The 2015 release of Beauty Pill’s Beauty Pill Describes Things As They Are was an event in many ways. For one, it was the D.C. band’s first album in 12 years. But it was also part of a bigger artistic happening that included three very public stages of creation.
Conceived by Beauty Pill singer and songwriter Chad Clark, Immersive Ideal began with the band recording Describes in Arlington, Virginia’s Artisphere theater, where anyone could come and watch them work. Once the album was complete, a multimedia installation was created featuring band photos flashing on screens as Describes played in surround sound. Finally, Beauty Pill performed the album, but in an unorthodox way: with the band members set up in corners of the room, and the audience in the middle.
“I don’t pretend that these were radical ideas,” says Clark over lunch at Kramerbooks in Northwest D.C. “If there’s any flag of D.C. art that I would like to fly, it’s that these things were organically generated out of curiosity.” Clark’s argument is convincing because his curiosity is obvious. He’s always searching for new ways to think about music and art, and you can hear that inquisitiveness in the dense, busy mix of Describes. Its songs bubble with ideas without becoming overloaded. It’s a glimpse into a brain that wants to communicate many thoughts but with exacting clarity.
Two years after its release, Clark recently put Describes on Bandcamp. “It feels almost like a reissue,” he says. “People love Bandcamp, they love the idea of it, and I’m into that.” Beauty Pill is about to embark on a short tour with post-punk legend Arto Lindsay (whose song “The Prize” was covered on Describes). We asked Clark about his reflections on the album, what draws him to Lindsay’s work, and what Beauty Pill plans to do next.
Now that it’s a few years in the past, what are your reflections on the whole Immersive Ideal process?
The initial project of Immersive—doing the recording in public—well, my bandmates were resistant. I knew that we would be in the museum sometimes sounding bad, not knowing what we were doing, or making asses of ourselves, because that’s the process of making a record. But privately, I thought, ‘People are going to be on our side. They’ll probably just see some people trying to work, trying to do something cool, and they’ll empathize with us.’ And I felt like that was what happened. My bandmates were nervous, but I feel like that’s a little bit of our dynamic—I don’t think I’m that crazy, but that’s my role, the zany guy who’s like, ‘Come on, it’s gonna be fine.’ And I hope, that the more we try to do things and we pull them off, the more they’ll be like, ‘You know, Chad’s not nuts.’
My friends who are non-musicians think that a record should take as long to make as it takes to listen to. So I thought, ‘I want to show people what it’s like to put a record together.’ It takes some people a long time. There are certainly jazz records and a lot of other great records that happened very fast and very raw and very immediately. But I think most records take a little while to put together, and I wanted to show people what that’s like—even the moments of ordering pizza and it being dull are interesting.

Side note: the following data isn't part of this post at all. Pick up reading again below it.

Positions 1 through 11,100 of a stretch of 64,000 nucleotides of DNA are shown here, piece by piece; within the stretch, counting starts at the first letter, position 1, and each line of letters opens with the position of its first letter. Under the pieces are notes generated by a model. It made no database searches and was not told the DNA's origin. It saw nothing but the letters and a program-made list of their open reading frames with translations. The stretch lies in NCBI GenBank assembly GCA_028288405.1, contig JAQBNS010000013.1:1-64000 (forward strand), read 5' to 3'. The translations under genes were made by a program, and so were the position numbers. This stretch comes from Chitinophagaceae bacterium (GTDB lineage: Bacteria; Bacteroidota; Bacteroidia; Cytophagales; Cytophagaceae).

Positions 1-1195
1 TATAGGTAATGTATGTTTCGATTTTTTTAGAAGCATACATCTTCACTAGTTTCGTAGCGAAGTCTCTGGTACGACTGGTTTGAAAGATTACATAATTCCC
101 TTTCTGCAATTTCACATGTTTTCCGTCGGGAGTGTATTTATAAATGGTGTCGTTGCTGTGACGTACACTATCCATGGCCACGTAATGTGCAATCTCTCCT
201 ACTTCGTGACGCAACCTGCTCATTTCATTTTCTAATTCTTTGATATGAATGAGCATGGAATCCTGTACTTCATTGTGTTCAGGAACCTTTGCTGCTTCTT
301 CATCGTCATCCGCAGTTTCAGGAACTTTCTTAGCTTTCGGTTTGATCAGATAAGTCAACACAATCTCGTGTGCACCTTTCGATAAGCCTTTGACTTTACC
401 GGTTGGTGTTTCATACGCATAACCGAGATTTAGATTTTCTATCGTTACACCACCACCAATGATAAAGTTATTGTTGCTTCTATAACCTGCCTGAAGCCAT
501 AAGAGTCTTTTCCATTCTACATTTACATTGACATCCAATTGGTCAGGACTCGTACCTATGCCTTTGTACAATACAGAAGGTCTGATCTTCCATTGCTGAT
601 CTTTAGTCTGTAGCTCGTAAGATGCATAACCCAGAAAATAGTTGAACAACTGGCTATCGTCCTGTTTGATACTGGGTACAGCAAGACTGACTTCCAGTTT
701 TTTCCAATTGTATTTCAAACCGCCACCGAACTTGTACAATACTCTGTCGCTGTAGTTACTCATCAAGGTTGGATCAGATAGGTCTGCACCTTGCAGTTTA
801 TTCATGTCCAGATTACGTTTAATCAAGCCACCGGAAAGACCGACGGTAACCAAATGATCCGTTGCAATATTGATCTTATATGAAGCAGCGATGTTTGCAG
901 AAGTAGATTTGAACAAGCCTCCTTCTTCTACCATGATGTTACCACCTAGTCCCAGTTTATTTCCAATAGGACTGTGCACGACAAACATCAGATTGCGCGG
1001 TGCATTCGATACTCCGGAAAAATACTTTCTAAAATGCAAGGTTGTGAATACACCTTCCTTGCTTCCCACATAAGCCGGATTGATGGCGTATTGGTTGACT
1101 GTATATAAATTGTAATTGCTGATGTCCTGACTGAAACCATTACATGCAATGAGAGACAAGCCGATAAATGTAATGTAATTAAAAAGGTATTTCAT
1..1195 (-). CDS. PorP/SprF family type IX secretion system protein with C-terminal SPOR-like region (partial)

My belief in the intrinsic merit of the music is that being vulnerable and being transparent can’t dispel the power of the music. I’m saying that carefully because I don’t want to be seen as I’m making some arrogant statement. But that’s my belief about music, and specifically about Beauty Pill’s music. I can let people in on how it’s made, and I don’t feel like the soul of it is betrayed. Every aspect of Immersive has been about wanting to invite people into how the music is put together. So the whole experience was gratifying to me. I didn’t have regrets.
Were there reactions to Describes that surprised you?
I’m really happy about the way the record was received. I’m in my forties. This record was the first time I started to feel understood. And that was encouraging, so that’s been positive. But my idea of the record was wrong. I deliberately chose to sign to a small boutique label that mainly puts out esoteric music, almost soundtrack records without films. I regarded Beauty Pill as a pretty small, esoteric thing. I didn’t have any expectation that it would have the reach it seems to have had. I really thought of it as just too dense. It’s really packed with a lot of detail. It’s almost saturated with detail, and I thought that was not a commercial thing. But people seemed to be pretty turned on by that. To some extent, I have to think some things happened in music that made people more receptive to dense, complex rock or hip-hop records—I think Kendrick Lamar made life easier for me in a way. D’Angelo made life easier. But something felt like, ‘Oh, the timing of this is working out for us.’